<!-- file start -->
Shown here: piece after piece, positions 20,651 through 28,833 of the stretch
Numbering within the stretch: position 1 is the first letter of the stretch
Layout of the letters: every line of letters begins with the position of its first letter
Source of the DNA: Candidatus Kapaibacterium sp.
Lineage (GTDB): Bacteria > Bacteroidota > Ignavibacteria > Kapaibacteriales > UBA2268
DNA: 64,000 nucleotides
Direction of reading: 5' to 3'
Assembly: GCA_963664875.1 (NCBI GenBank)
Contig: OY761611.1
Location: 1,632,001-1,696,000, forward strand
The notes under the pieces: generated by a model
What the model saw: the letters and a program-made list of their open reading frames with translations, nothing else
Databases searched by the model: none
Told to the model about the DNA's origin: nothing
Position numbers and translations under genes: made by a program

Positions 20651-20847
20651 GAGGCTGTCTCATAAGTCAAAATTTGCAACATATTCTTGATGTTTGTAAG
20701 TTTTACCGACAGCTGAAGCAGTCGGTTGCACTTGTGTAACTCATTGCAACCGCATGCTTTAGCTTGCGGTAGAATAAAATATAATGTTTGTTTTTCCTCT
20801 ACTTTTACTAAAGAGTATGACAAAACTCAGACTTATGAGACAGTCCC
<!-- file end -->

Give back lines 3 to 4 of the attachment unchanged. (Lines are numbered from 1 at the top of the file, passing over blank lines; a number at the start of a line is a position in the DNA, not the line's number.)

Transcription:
Layout of the letters: every line of letters begins with the position of its first letter
Source of the DNA: Candidatus Kapaibacterium sp.